Glen’s village was not so small. They had a market where all sorts of things came in from the countryside, and they had schools for the young and prosperity besides. They were far enough from the city to not be bothered by big city problems, but close enough to take advantage of all the things a city had to offer. In many ways, it was an idyllic village, even if it was full of ordinary humans and all of the ordinary problems humans have. None of the problems Glen faced were necessarily out of the ordinary. It is just in his case they tended to pile up and not leave much room to breathe.
Here he was, three-and-a-half, having just gotten over a disease that should have killed him, and Mother decided to put him in the Happy Hill Nursery School. I know children these days are dumped off at day care almost from birth and by three-and-a-half they are experts; but that was not the way it was done back then in Glen’s village. He was not so happy on the hill. Normally, mothers and children did not face separation anxiety until the child was at least four, if not five. Besides, Glen was technically too young to be in the program by at least two months, but Mother had a voice in the town and excellent networking skills and so she managed to get him in.
When Mother dropped him off at nursery school, he undoubtedly felt like most children. He thought she was getting rid of him and she would never be back. True, he may have had more reason to think that than most, but he cried like any child. Well, as I understand it he cried all that first day. The thing about Glen’s situation, though, was not the dropping off. It was the picking up. He basically just got in the wagon for the ride home. There was not any of the hugging and holding and “Oh, I missed you,” stuff.
To be honest, he was not ready for that kind of social interaction. With Brother Tom around, he hardly got any attention at home and so he had little experience as to how to act toward others. He was mostly alone. Brother Tom, though, was headed for kindergarten, and you would think that might have been a good year for Glen to bond with his mother, if not his parents, but it was not to be. Mother was pregnant and decided that she needed the time to bond with her new baby, instead.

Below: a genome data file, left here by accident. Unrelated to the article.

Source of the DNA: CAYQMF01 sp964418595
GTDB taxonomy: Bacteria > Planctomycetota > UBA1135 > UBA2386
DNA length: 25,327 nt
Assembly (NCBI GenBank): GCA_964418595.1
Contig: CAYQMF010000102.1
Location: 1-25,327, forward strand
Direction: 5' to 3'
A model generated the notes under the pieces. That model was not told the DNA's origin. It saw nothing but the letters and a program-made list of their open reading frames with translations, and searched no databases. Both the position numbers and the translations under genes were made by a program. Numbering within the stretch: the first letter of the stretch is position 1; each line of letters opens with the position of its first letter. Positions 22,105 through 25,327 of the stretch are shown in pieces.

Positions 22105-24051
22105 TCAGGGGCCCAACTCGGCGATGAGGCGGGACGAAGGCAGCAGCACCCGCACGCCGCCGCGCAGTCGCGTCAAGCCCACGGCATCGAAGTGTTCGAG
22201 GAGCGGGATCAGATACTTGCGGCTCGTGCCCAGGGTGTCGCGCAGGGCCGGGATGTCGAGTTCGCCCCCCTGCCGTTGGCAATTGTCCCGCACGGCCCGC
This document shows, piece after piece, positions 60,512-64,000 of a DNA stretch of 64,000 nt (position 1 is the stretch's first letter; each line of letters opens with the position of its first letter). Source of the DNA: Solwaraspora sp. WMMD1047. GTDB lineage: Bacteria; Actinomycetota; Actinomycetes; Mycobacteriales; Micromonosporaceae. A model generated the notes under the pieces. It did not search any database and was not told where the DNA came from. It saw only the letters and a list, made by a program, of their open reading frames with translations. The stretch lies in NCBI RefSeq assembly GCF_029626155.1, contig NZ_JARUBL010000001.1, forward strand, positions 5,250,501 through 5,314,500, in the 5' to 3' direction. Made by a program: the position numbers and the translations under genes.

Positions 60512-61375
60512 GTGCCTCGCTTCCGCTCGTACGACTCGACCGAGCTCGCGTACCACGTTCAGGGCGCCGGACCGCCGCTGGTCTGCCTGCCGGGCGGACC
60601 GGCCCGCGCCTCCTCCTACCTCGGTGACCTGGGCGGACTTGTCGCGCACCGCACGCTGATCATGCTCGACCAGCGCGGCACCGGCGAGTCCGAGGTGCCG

When Glen was four-and-a-half and in Kindergarten, he got his hands on some clay and thought that was wonderful. All of the children were to make something in a day and paint it on the next day so it could be cooked in the kiln and put on display in time for the first parent-teacher night. Glen was excited, but there was a limit on what he could do in a single day. For some reason unknown to him, he decided to fashion an apple. It was glorious, egg shaped with little feet on the bottom like a real delicious apple. It even had a stem.
“What are you making?” The boy with the runny nose next to him asked.
“An apple,” Glen answered as his little hands smoothed the roundness to perfection.
“Me, too,” the boy said, and Glen looked. It looked to him more like a ball, but he just smiled. The poor boy’s so-called apple was full of air pockets. Glen knew, somehow, when the thing cooked it would collapse and look more like bent over worm guts than an apple, but he smiled all the same.
“What color are you going to paint it?”
“Red.” Glen knew the golden color of the apple he pictured in his mind would not be possible. Red was the obvious substitute.
On parent-teacher night the family spent the night in Brother Tom’s first grade classroom. They got to Glen’s kindergarten class when the teacher was packing up, preparing to go home. Glen went straight to his desk and sat while his parents talked briefly with the teacher. Then the teacher came up holding red painted bent over worm guts.
“Glen, what is this so I can tell your parents?”
“That’s not mine.”
“But it is the one here. Of course it is yours. I thought you said this was an apple.”